The standardized 5-ton M39 series was produced by the AM General Company a short time, gathering the last of 112 thousand trucks in this range. As early as 1970, constructors of other manufactures begun to develop a new updated range, but this work was completed by the AM General Company. At the end of 1971, in South Bend, producing of the new 5-ton range M809 (6×6) with GVW 14,0-15,2 t was begun. It was equipped with a new Cummins NHC250 diesel engine (14,0 l, 243 hp), mechanical 5-speed gearbox, dual main gear, hydro pneumatic braking system, steering booster and 24-volt electrical equipment.
The next versions were produced:
- M809 – basic chassis 6×6 with the long wheel base (4547 mm).
- M810 – basic chassis 6×6 with the short-wheelbase (4242 mm).
- M811 – basic chassis 6×6 with the extra long wheel base (5461 mm). One of the bodies was SEORTM with opening side parts looks like wings. Inside the body were different kinds of tools – lathes, drill presses, rubbing machines, welding machines, etc.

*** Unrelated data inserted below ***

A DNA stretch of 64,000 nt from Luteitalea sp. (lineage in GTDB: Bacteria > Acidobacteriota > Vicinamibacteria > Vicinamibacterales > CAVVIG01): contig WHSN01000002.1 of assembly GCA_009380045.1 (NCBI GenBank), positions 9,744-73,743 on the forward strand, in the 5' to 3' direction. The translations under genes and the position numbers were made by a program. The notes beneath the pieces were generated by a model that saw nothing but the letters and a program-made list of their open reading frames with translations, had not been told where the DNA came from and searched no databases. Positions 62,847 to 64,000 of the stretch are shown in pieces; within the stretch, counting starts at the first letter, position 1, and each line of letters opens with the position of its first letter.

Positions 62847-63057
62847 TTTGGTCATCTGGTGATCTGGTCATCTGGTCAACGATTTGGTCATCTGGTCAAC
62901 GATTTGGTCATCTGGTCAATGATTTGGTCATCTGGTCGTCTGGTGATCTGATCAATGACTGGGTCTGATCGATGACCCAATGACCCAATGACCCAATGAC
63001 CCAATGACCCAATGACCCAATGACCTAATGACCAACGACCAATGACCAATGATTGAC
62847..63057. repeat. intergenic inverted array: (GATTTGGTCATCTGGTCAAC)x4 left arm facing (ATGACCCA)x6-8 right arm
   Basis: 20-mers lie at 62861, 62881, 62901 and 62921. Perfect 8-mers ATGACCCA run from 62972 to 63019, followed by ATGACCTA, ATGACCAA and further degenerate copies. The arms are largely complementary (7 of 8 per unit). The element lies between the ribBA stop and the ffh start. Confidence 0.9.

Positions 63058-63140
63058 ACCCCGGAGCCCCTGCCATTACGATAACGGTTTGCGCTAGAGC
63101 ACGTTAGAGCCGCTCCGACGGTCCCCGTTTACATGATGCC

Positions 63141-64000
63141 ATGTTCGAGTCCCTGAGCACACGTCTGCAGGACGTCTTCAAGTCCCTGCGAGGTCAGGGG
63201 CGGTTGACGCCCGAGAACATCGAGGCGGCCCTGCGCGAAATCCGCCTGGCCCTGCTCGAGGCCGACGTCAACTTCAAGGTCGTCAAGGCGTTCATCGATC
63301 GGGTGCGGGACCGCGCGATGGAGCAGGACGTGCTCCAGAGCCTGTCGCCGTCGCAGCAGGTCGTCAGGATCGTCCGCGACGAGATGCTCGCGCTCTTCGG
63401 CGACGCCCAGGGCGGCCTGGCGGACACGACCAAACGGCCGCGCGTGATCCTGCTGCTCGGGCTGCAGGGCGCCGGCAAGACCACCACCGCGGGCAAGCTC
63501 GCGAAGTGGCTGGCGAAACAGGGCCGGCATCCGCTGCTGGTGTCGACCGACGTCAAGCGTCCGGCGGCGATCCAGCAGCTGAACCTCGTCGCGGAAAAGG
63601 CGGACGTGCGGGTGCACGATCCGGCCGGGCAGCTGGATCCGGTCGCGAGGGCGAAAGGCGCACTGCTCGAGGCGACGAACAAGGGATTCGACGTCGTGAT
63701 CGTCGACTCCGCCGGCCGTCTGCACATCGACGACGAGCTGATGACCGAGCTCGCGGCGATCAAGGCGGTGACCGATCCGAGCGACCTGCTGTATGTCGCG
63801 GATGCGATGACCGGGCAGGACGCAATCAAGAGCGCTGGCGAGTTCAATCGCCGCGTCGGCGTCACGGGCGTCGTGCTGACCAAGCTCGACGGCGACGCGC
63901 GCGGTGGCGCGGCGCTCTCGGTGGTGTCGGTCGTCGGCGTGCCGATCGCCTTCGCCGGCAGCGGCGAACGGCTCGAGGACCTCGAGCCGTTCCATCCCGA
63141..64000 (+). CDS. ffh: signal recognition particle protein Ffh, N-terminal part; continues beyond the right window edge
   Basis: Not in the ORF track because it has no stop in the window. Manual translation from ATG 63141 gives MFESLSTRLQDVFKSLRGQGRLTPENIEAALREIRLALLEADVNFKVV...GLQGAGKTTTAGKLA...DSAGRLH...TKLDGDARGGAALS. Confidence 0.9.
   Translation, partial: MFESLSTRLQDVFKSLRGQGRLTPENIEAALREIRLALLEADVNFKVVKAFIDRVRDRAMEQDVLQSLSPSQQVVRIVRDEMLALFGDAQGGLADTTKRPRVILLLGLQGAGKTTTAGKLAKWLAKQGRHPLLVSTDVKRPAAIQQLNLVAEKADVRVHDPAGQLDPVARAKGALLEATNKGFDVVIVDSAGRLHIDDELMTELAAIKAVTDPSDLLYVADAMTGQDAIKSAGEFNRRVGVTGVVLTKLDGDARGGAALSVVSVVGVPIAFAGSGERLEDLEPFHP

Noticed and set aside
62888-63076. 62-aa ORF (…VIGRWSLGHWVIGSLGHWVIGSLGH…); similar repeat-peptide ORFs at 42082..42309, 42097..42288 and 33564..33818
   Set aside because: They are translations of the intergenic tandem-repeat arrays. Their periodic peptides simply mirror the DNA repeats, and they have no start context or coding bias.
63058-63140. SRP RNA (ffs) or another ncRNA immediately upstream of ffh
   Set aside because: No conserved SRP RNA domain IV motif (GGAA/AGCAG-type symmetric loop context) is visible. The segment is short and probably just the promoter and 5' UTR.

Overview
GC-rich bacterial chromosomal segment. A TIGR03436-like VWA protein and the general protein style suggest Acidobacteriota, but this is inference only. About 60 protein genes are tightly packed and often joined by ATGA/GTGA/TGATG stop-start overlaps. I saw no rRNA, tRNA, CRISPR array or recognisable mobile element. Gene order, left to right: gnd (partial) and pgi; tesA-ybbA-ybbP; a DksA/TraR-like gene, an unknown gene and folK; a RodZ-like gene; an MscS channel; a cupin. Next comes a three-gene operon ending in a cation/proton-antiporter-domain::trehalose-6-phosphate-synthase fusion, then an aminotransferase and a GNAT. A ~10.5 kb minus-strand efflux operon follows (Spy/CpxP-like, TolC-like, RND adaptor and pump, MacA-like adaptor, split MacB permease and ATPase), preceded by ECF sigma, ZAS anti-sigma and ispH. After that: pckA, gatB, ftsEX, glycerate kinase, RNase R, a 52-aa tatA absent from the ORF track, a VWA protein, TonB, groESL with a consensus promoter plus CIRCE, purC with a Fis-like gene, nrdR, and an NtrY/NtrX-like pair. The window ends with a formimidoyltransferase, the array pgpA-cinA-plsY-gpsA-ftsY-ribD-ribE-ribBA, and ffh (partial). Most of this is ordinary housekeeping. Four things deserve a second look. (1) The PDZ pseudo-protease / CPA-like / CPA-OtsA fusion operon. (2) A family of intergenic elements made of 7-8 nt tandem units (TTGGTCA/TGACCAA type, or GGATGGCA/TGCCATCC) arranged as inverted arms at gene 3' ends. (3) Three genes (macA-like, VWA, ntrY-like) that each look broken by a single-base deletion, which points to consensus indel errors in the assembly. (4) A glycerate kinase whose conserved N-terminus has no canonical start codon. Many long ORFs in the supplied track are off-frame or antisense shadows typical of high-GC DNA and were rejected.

- M812 – chassis 6×6 with the extra long wheelbase (5461 mm) designed for the transportation section of the bridge. Also, was a rocket launcher version.
- M813 – flatbed truck 6×6 on the M809 chassis with a metal body with removable benches. There was a M813A1 version with a fold-out side boards.
- M814 – flatbed truck 6×6 on the M811 chassis with a metal body with removable benches.
- M815 – pipe truck 6×6 for transportation of pipes, logs or sections of a bridge. It had a fortified cabin and used together with a M796 trailer.
- M816 – recovery vehicle 6×6.
- M817 – tipper 6×6 with a 3.8-cc body.
- M818 – tractor 6×6.
- M819 – crane 6×6.
- M820 – van 6×6. The next versions were produced: M820 – with windows, heating, air conditioning, power from an external source; M820A1 – no windows and air conditioning, but with heating; M820A2 – with windows, heating, air conditioning and hydraulic lift.
- M821 – truck 6×6 used for transportation of the bridge sections.
The intake on the M809 series trucks was located on the left side of the hood, while on the M39 trucks – on the right side. The M809 series had the same cab as the M39, but the hood was longer to accommodate the more powerful engine. In the U.S. Army the 5-ton medium tactical vehicles (MTV) of the FMTV series replaced remaining M-809 series trucks in the early 1990s, while in the U.S. Navy and Marine Corps the Medium Tactical Vehicle Replacement (MTVR) superseded both the M-809 and M-939 series of trucks after 1999.
Predecessor: Kaiser-Jeep M809
Successor: AM General M939
Asia KM250 / KM500